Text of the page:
“Our position on the 2022 Olympics has not changed. We have not discussed and are not discussing any joint boycott with allies and partners,” a senior official said.
Price tweeted: “We don’t have any announcement regarding the Beijing Olympics.”
This comes amid growing calls for the US to back out of the event due to human rights violations in China.
Debate over boycott
Human rights campaigners and some Republican lawmakers in the US have increasingly called for a boycott of the games, citing reports from rights groups on the mass incarceration and indoctrination the Uyghur Muslim minority in the region of Xinjiang.
Washington had previously described the Chinese government’s rights violations as “genocide,” which Beijing firmly rejects.
Both the International Olympic Committee (IOC) and the US Olympic and Paralympic Committee (USOPC) oppose boycotts.
In March, IOC president Thomas Bach said history shows that boycotts “never achieved anything.”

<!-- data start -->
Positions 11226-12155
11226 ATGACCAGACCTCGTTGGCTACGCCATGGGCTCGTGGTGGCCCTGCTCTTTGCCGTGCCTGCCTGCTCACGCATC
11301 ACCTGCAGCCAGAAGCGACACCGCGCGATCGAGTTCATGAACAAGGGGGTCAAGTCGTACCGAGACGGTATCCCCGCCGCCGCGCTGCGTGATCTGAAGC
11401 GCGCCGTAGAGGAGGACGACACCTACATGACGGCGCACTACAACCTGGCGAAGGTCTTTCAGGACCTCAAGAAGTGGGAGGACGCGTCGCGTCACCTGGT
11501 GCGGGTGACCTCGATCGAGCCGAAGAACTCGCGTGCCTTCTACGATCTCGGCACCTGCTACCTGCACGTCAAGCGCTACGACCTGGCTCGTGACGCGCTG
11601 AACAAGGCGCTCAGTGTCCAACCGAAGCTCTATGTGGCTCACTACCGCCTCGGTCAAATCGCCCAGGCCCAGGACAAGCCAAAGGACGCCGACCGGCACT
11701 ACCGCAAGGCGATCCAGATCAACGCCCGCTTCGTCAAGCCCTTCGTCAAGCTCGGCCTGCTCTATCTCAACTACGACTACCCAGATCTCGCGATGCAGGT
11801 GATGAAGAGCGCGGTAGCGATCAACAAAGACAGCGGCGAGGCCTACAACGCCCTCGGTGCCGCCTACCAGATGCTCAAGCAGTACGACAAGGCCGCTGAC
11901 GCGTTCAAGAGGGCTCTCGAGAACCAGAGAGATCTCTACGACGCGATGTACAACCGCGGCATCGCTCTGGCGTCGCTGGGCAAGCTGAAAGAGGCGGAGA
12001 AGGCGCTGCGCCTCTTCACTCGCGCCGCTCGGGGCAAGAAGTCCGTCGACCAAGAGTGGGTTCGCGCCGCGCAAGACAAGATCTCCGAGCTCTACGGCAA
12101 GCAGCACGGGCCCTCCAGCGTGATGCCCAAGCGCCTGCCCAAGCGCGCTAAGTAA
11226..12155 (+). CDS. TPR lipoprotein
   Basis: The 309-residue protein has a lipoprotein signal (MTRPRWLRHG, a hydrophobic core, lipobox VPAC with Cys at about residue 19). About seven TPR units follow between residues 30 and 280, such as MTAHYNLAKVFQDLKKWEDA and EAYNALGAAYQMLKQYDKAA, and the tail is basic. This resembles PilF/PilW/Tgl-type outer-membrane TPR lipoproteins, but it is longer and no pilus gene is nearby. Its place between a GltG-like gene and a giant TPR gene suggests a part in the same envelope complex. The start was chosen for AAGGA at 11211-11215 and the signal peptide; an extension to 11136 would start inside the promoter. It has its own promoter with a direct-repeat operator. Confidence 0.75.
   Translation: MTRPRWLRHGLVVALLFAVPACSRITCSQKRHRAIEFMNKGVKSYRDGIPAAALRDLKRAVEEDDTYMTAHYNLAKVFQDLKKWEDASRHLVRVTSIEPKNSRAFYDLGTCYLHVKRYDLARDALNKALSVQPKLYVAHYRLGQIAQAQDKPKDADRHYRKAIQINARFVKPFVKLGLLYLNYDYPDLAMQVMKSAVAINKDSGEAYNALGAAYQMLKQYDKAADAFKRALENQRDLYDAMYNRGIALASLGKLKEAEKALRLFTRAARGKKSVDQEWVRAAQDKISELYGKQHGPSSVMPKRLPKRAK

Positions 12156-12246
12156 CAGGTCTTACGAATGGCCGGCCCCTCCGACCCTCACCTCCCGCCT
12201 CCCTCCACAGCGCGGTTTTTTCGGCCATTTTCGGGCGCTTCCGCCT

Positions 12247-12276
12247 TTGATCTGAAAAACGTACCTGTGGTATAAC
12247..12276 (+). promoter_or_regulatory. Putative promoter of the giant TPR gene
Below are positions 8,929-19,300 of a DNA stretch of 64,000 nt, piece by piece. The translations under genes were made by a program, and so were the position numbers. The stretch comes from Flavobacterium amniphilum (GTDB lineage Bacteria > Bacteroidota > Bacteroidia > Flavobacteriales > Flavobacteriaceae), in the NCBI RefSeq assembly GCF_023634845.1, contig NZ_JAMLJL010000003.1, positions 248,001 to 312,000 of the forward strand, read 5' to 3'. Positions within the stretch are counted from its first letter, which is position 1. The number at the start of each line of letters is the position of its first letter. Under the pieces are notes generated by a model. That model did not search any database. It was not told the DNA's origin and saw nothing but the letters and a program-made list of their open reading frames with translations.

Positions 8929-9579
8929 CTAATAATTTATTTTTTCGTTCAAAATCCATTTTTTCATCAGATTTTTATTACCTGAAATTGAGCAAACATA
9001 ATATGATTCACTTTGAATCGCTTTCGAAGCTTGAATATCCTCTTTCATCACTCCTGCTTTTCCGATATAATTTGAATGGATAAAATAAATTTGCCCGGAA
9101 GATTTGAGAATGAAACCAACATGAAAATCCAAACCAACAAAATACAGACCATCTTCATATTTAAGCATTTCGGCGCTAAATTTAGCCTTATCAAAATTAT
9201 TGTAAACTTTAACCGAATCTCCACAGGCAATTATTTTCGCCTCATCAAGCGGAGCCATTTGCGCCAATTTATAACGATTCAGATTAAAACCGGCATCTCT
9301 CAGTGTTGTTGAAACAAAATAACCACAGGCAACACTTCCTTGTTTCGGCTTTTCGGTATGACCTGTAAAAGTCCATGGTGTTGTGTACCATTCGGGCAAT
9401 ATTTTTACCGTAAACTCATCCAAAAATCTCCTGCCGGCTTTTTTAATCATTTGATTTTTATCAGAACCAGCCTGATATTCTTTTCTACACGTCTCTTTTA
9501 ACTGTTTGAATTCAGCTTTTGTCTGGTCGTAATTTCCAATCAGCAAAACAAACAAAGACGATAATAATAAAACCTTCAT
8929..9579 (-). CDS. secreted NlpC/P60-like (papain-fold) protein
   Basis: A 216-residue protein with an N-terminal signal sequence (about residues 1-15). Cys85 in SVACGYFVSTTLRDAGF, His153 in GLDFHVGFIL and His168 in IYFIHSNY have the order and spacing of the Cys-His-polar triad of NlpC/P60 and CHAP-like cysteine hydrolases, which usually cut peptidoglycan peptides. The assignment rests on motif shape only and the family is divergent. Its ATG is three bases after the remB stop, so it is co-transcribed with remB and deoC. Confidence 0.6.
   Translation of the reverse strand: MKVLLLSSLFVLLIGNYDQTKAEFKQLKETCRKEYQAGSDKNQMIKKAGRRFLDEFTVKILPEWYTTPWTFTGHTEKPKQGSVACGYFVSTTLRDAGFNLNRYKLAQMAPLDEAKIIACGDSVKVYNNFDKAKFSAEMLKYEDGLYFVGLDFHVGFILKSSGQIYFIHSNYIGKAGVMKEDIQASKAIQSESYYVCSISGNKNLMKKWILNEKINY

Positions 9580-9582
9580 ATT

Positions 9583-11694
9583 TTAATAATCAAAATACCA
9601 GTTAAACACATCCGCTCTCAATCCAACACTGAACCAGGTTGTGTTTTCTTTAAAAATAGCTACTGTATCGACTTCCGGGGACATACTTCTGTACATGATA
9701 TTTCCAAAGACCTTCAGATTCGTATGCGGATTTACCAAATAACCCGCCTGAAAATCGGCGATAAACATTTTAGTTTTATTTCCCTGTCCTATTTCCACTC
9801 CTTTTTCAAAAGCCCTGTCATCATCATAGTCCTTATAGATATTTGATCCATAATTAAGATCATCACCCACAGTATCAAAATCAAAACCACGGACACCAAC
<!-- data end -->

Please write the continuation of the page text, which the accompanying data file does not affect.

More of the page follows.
USOPC president Susanne Lyons argued that while there was “a steady drumbeat” of support for a boycott, it would hurt athletes who had been training for competition.
“While we would never want to minimize what is happening from a human rights perspective in China, we do not support an athlete boycott,” said Lyons.
During the Cold War, the US led a boycott of the 1980 Summer Olympic Games in Moscow to protest the late-1979 Soviet Union’s invasion of Afghanistan.
In return, several countries - including the Soviet Union, East Germany, and Cuba - retaliated by staying away from the 1984 Summer Games in Los Angeles, citing concerns over the safety of their athletes.
China’s human rights abuse
China has come under pressure due its stance toward Taiwan, the clampdown on Hong Kong and especially the treatment of Uyghur Muslims.
More than 1 million members of the Uyghur minority and other Muslim ethnic minorities have been detained in prison-like re-education centers, according to several researchers, journalists and foreign governments.
Others are forced to work in factories and cotton fields. China has denied those claims, saying it is providing vocational training to minorities to combat Islamic extremism.